Rafael Toral | Theater Critic's Choice | Chicago Reader

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Rafael Toral

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Portugal is the source of one of the world's virtuoso guitar traditions--fado, the cousin of flamenco--but Lisbon-based guitarist Rafael Toral doesn't deal with complex picking patterns and lush romantic exhibitionism. Instead this 28-year-old stringer draws inspiration from the traditions of noise guitar and resonance-oriented composition, playing sheets of electric guitar that drone, hum, and shimmer like some white-hot radioactive material. Toral cites composer Alvin Lucier and his investigations of acoustical resonance as a crucial precursor, though his own pieces are decidedly electric. Too dirty to call ambient, too gentle to call industrial, Toral's unique sound entails a static investigation of space and volume--in fact, the liner notes on his CD Wave Field (Moneyland Records) bear the unusual suggestion "play very soft or very loud." If you go the quiet route, Toral's slowly moving tones color the room, changing its hue and mood; if you choose "very loud," suddenly the details of the guitar--irregularities, bumps, jags--pop out like skin pores under an electron microscope. Toral's approach has the guttural power of rock, but it also carries the wavelike contemplation of a rich minimalist like Morton Feldman. For anyone who's never seen this kind of long-form noise-guitar performance, this event should be a fantastic introduction, since Chicago's own well-known exponent, Jim O'Rourke, will share the bill--they'll both play solos, then perform together. Tuesday, November 14, 11 PM, Lunar Cabaret & Full Moon Cafe, 2827 N. Lincoln; 327-6666.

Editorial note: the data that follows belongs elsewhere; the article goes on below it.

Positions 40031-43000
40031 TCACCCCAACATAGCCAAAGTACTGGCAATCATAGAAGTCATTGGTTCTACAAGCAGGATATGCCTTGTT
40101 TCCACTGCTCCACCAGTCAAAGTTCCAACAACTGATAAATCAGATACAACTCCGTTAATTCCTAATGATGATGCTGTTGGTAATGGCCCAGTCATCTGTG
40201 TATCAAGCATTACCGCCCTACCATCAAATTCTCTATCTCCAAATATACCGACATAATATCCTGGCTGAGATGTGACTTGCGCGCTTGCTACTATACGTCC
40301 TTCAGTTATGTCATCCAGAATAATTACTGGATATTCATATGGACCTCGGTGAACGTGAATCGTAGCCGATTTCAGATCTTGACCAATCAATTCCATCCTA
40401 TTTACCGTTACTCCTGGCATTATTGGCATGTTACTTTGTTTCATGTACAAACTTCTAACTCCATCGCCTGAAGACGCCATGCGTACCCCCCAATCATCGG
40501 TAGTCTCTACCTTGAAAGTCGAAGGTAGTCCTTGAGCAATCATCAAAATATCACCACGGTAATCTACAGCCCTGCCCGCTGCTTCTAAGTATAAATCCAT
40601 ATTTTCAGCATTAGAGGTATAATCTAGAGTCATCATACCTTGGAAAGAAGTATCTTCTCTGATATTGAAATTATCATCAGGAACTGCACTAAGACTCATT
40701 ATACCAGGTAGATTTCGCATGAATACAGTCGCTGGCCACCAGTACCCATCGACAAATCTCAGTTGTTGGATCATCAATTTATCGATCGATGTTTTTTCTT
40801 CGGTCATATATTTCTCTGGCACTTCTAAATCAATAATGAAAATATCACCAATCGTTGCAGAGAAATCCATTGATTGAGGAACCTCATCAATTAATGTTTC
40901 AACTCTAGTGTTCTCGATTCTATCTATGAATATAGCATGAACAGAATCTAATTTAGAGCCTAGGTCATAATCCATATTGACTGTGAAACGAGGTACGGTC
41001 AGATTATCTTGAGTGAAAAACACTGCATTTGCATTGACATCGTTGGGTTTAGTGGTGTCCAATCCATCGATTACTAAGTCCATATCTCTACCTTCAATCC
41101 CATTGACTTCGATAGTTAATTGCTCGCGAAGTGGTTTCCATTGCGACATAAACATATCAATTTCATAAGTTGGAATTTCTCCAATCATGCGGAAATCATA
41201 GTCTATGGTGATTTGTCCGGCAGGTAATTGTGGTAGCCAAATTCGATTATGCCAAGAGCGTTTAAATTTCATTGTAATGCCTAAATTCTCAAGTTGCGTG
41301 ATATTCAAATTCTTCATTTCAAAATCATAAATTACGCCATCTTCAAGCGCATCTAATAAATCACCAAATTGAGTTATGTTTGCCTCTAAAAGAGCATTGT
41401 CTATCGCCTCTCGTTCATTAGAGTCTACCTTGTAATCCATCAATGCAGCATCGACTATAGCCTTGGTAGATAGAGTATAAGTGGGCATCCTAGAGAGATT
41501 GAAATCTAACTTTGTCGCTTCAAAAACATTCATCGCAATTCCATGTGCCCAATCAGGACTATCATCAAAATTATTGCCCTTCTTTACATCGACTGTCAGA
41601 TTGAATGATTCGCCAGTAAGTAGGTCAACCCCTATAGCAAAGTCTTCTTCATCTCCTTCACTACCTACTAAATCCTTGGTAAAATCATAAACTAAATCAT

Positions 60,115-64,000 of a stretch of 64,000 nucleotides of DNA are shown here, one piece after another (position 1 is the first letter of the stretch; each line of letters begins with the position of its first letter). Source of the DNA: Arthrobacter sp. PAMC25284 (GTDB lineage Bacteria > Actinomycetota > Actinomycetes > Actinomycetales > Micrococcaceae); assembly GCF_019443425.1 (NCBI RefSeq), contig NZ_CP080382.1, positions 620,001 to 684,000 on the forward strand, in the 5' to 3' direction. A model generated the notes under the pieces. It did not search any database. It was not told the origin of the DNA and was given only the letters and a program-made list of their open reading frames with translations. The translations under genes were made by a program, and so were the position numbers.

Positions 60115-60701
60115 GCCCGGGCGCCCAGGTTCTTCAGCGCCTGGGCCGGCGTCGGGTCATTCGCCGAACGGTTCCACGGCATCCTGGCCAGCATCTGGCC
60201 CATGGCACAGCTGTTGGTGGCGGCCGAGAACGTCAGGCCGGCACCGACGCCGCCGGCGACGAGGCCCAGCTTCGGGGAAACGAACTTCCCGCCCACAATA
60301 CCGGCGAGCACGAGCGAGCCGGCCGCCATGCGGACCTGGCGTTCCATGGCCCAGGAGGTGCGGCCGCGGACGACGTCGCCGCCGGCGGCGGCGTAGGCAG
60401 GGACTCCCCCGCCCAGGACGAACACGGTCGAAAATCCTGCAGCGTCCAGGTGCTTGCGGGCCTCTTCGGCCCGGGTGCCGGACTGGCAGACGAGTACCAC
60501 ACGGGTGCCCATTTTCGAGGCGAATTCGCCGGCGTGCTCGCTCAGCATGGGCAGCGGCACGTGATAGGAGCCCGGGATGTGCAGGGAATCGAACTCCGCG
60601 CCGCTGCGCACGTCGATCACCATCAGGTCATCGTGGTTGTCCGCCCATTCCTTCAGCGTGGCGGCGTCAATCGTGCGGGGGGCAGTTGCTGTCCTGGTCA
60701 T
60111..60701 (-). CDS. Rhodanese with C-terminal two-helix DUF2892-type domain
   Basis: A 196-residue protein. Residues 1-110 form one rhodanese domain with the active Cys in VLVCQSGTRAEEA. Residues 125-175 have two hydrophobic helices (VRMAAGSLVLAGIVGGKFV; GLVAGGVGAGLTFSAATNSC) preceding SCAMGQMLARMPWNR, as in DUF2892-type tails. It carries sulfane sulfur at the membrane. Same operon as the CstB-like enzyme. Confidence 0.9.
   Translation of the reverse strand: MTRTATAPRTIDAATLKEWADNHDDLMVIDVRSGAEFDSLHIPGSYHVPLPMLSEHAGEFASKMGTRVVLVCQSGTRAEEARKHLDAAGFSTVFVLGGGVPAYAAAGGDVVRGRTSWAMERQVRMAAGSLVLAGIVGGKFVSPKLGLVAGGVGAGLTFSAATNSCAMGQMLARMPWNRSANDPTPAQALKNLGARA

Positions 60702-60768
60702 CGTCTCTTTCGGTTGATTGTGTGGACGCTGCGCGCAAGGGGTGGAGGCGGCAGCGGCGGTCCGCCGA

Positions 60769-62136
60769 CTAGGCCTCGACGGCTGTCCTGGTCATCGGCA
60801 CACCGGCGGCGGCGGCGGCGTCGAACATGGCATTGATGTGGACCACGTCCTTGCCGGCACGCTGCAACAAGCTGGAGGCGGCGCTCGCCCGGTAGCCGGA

Art accompanying story in printed newspaper (not available in this archive): photo/Falcon D.

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